OPINION: Insider trading has been a recurrent news item in the US and Australia, with large financial penalties or jail time attracting attention.
One eye-catching headline has been the American case of SAC Capital, which entered into a plea deal with the US Department of Justice that involved SAC paying $US1.8 billion ($US616 million of which had already been paid to the Securities and Exchange Commission) and agreeing not to manage any outside money.
Another high-profile case has been the litigation against Raj Rajaratnam and his New York-based hedge fund Galleon Management that ensnared corporate executives, consultants, rating agency personnel, proprietary traders, hedge fund executives and public relations personnel.
However, insider trading is not just being pursued against a few large targets.
The US Securities & Exchange Commission brought 58 insider-trading actions in financial year 2012, against 131 individuals and entities. In the past three years it has filed more insider-trading actions (168) than in any three-year period in its history.
Similarly, insider trading has become a major focus of the Australian Securities & Investments Commission.
ASIC's report on enforcement outcomes for January to June this year stated it had brought 19 criminal actions and one civil action for insider trading between July 1, 2011, and June 30 this year, and would "continue to dedicate significant resources and the energy to fighting this crime".
Penalties for contraventions are becoming more serious, as shown by crown appeals against the inadequacy of the sentence in R v Donald and R v Glynatsis. In both cases, the crown successfully argued that a custodial sentence should be imposed.
Insider trading has historically been notoriously difficult to detect due to its clandestine nature. However, technology and greater powers for regulators has meant that the possibility of detection is increasing.
Why should companies be concerned with the possibility that their employees may be prosecuted? Directors may say that they cannot be the guardians of a large group of typically highly motivated and intelligent individuals who, if they choose, will find a way to circumvent the system.
However, a finding of insider trading reflects on the culture and compliance of the organisation. To some degree it taints trust in the organisation. It is a classic reputational risk.
It can also directly lead to litigation involving the company and the directors. Civil penalties and criminal prosecutions can be brought against the corporation as well as individuals.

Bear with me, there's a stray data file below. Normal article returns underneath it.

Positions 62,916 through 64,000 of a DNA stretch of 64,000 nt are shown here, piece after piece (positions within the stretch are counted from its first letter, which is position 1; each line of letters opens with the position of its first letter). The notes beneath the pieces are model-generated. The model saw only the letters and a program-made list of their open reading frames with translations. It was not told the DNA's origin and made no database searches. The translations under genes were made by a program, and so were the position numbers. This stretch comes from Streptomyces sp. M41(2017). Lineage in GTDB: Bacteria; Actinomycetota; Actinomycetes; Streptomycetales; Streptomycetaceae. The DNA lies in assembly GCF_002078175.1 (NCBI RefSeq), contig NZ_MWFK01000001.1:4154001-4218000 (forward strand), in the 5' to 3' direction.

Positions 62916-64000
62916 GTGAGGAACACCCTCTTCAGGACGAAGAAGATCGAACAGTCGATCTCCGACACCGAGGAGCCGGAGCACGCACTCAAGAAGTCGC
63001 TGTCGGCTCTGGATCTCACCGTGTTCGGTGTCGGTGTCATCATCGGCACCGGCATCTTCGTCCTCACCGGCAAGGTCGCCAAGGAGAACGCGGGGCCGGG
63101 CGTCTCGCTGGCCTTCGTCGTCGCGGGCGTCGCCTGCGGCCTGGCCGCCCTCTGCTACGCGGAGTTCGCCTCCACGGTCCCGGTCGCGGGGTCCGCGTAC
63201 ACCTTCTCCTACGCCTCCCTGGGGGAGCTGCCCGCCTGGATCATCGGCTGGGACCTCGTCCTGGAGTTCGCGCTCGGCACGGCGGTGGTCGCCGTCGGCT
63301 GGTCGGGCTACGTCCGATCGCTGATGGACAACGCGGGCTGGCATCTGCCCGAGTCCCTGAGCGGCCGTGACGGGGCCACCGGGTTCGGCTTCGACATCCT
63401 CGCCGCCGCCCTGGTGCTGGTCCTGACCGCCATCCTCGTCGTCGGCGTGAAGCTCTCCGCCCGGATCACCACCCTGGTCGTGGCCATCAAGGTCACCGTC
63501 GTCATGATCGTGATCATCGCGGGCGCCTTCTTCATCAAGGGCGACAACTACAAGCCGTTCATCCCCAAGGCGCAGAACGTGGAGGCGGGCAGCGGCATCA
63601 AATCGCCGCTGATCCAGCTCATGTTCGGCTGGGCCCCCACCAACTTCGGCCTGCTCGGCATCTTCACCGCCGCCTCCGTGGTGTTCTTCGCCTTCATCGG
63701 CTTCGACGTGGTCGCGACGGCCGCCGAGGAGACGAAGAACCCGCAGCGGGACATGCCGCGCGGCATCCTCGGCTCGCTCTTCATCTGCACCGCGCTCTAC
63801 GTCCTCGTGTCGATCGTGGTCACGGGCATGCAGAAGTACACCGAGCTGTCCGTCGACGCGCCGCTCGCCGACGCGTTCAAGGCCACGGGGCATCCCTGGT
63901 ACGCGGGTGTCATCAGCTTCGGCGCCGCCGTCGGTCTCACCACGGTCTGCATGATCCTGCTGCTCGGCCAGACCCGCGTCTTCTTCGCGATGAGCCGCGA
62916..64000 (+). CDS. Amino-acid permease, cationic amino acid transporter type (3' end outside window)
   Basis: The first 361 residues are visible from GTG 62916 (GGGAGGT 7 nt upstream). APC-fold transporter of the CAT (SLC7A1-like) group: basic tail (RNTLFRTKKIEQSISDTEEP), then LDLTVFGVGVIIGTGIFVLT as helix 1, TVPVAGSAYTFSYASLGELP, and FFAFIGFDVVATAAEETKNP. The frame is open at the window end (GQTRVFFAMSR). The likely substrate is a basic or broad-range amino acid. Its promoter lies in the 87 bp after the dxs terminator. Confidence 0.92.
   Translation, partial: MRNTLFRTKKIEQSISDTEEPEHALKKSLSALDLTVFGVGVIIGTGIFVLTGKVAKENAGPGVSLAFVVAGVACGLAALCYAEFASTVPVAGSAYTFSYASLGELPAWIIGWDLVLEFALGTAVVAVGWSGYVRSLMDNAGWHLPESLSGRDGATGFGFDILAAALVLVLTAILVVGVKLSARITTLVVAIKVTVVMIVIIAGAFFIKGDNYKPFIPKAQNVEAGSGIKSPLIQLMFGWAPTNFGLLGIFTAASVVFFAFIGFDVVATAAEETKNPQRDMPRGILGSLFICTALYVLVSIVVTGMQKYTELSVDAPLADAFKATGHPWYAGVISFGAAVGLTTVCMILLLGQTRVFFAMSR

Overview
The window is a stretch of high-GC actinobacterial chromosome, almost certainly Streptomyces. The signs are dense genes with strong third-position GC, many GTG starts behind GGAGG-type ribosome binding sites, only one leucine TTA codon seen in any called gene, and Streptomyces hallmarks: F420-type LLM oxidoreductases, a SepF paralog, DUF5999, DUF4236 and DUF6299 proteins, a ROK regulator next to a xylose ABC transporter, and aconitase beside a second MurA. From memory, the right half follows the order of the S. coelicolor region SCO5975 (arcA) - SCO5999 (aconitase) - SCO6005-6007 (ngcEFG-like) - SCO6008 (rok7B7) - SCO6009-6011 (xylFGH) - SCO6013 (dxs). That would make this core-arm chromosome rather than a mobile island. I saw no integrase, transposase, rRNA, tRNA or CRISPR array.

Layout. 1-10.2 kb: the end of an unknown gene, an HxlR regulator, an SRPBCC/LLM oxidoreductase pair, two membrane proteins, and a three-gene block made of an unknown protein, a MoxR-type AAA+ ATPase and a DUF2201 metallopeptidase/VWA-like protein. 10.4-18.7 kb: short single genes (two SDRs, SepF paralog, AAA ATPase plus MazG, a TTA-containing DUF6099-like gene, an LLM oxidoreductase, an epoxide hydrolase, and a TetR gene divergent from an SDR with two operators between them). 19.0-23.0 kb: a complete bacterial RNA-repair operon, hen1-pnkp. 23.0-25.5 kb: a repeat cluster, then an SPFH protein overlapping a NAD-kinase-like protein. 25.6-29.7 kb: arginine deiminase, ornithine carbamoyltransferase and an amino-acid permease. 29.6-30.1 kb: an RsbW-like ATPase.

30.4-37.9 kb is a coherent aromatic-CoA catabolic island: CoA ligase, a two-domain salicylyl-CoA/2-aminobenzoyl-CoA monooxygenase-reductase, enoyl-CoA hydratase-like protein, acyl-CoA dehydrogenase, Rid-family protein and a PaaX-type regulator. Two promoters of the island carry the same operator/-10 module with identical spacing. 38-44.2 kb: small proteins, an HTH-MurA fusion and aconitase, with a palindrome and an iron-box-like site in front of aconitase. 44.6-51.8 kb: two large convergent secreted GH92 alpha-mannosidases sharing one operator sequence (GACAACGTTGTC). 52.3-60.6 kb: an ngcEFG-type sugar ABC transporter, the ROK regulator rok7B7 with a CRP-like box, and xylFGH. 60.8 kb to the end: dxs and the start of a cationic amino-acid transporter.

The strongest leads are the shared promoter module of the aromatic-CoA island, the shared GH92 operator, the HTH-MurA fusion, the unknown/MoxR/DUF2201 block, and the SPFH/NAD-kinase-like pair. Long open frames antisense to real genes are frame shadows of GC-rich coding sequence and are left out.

A breach of director's duties may follow if there has been a failure to exercise care and diligence. In today's environment, contraventions that impact on share prices may give rise to class actions.
Having recognised the need for the corporation and its directors to guard against insider trading, is it sufficient then to merely rely on the existence of a company insider-trading policy as a defensive mechanism?
In our view, probably not, as directors will need to be able to demonstrate that they have taken positive action to ensure that key legislative requirements and company policy have been brought to life in the company, and received assurance that key laws and policies are understood and applied.
The board must gain an understanding of business operations and ensure that there are appropriate systems for the timely flow of information.
This includes a proper system of oversight of the culture that needs to be in place to support adherence to the relevant law or company policy.
It must ensure that appropriate resources and processes are available and actually used. The board also needs to concentrate its mind on the risks of particular operations - especially those that are high-risk. It cannot simply rely on management to undertake this assessment.
The board cannot merely hope management and employees will do as they are told: it must undertake probative inquiries to determine the effectiveness of the policy by establishing a process for both formal and random reviews and audits to ensure adherence to policies and procedures.
Tim L'Estrange is a partner at Jones Day. Michael Legg is an Associate Professor in the Centre for Law, Markets & Regulation, UNSW.
This opinion piece was first published in The Australian.